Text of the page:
Why good projects go bad

The number of IT projects that end in failure is staggering. According to a 2007 study by researcher Market Dynamics, 62% of all IT projects miss their deadlines, 49% go over budget and 41% fail to deliver the benefits that were expected. That is worrying enough for IT departments.

But for consultants and software vendors, keenly aware that project failure could well result in litigation, it is a constant concern. It is that concern that specialist insurer Hiscox addresses with its offering to IT vendors, insuring them against being sued by their customers. And it is a genuine danger. Stephen Wares, UK manager of Hiscox’s IT practice, tells of a small software development company with a turnover of £5 million that was sued for £18 million for the alleged failure of a project (the suit was eventually unsuccessful).

And although most IT disputes don’t make it to court, they don’t have to in order to be devastating: the average cost of just preparing the documents for trial is £1.5 million, says Wares. Many of the lessons learned by Hiscox in assessing potential clients, and helping clients avoid litigation, are equally applicable to IT departments as they engage both with the business and with their own suppliers. For example, it is vitally important to provide an accurate reflection of your ability to deliver at the start of any project. “All of the due diligence focuses on the way that they sell,” explains Wares.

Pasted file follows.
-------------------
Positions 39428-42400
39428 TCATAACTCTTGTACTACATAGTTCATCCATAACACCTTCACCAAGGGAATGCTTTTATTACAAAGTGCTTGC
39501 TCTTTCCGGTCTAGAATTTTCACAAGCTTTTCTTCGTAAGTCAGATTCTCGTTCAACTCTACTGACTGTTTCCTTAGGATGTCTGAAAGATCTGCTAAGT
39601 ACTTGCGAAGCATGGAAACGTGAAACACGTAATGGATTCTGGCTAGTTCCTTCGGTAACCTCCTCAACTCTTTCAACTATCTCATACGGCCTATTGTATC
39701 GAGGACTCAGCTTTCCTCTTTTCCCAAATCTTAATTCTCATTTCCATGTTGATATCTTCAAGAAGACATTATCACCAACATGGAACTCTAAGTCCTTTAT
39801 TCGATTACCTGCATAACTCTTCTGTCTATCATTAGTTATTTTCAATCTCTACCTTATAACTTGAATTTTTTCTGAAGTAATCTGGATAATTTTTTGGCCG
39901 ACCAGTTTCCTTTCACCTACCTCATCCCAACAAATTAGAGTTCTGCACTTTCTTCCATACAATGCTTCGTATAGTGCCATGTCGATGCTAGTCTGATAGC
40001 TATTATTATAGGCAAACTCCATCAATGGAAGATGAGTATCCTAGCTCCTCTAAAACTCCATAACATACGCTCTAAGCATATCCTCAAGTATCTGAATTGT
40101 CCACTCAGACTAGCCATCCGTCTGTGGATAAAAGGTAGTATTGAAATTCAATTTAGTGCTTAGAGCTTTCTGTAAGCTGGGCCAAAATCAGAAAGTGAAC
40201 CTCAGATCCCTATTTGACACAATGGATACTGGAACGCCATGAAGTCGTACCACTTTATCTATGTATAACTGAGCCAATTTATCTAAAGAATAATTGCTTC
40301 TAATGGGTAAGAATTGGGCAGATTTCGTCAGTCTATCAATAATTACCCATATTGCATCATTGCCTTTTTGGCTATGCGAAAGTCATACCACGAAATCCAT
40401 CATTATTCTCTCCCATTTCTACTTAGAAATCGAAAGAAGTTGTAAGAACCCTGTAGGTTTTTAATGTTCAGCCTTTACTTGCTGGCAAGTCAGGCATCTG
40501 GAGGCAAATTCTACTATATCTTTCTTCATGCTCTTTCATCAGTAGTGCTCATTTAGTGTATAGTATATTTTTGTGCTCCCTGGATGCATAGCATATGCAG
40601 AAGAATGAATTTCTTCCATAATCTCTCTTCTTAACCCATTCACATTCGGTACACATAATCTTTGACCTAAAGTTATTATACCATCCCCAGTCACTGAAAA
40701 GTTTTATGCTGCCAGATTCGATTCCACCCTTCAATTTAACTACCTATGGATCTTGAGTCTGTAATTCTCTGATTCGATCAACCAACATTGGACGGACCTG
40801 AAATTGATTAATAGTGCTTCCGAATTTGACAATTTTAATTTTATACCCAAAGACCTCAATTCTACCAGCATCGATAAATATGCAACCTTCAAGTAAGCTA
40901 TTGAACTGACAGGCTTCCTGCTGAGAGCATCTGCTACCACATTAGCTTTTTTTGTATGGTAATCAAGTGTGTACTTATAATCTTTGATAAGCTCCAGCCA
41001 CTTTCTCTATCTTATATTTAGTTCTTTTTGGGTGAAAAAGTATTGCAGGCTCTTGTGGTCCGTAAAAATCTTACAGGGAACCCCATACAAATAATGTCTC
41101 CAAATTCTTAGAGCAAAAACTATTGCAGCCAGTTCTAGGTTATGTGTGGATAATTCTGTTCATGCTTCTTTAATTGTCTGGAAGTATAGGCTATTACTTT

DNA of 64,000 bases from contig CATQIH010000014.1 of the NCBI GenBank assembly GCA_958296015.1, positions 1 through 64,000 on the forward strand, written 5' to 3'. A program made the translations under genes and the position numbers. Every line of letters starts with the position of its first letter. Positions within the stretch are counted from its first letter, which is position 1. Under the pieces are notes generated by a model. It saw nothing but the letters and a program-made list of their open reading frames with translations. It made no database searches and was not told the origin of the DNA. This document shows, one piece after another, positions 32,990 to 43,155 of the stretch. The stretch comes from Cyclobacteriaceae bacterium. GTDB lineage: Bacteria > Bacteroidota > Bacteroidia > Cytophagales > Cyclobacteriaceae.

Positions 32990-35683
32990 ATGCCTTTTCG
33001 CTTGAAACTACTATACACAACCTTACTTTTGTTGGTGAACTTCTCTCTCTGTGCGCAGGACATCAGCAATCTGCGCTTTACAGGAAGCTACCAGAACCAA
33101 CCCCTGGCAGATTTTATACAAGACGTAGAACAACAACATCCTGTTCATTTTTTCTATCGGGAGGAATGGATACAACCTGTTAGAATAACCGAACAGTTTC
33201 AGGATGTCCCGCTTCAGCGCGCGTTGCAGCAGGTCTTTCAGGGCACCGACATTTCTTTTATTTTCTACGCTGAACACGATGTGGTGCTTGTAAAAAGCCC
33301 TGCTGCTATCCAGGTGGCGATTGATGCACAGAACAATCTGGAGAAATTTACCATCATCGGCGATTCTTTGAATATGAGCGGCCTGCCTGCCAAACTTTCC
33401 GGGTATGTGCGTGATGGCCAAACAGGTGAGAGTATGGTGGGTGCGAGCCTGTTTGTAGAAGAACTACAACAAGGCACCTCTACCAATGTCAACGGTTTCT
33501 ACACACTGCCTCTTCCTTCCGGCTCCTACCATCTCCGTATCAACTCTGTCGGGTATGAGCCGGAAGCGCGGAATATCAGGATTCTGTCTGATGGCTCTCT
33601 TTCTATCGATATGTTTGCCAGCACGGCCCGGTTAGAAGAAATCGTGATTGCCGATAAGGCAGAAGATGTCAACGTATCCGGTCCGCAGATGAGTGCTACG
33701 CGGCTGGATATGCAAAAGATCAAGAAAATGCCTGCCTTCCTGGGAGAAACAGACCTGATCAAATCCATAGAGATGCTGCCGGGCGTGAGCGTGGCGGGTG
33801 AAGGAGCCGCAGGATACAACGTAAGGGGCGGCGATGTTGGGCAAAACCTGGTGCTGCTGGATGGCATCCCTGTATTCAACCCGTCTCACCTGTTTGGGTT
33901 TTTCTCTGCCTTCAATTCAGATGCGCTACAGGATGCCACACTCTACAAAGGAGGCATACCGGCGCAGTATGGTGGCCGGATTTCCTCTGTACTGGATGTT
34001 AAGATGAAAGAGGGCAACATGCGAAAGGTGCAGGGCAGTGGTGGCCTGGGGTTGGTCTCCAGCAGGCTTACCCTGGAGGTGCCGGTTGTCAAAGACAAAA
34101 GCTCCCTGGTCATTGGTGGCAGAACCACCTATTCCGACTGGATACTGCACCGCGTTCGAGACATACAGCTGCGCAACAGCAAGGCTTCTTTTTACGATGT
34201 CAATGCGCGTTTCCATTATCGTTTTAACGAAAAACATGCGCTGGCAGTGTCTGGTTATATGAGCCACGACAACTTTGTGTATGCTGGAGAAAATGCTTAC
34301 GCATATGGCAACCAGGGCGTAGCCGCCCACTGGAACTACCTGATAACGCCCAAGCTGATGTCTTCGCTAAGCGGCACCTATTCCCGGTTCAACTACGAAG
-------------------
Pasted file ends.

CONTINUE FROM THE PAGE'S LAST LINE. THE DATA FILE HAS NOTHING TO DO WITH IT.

“One way for the customer to get out of liability on the contract is to claim fraudulent misrepresentation. So we need to see accuracy in the sales pitch.” Equally, the specifications of any project must be rock solid. “A lot of the claims we have seen have been when the spec was ambiguous,” Wares explains.

“When the client is no longer committed to the project, and claims that you haven’t delivered what you said you would, you can’t prove them wrong if the spec is ambiguous. You need to make sure there is a good solid foundation.” But the burning issue is change control, Wares says. “Change control is still the biggest issue in terms of causes for a claim,” he explains.

A dispute will often arise over the extra work that materialises after the specification has been agreed upon. Documenting changes to the specification is essential in order to prove what is included in the original contract, and what isn’t. However, while most contracts include change management clauses, in practice they are not always followed to the letter. “Part of the problem is informal change control,” explains Wares.

“If you work on a project for five years, you become friends with the people you are working with, so the project meetings can become chummy.” In those circumstances, he adds, documentation can become lax. Encouragingly, the industry does learn from its mistakes, says Wares. “Ten years ago, we wouldn’t have seen a change control clause in a typical contract. In the contracts being written today, there almost certainly will be one,” he says. “But that doesn’t mean it will be used, necessarily. So we are moving on, but we still have some way to go.”

Pete Swabey

Pete Swabey

Pete was Editor of Information Age and head of technology research for Vitesse Media plc from 2005 to 2013, before moving on to be Senior Editor and then Editorial Director at The Economist Intelligence...

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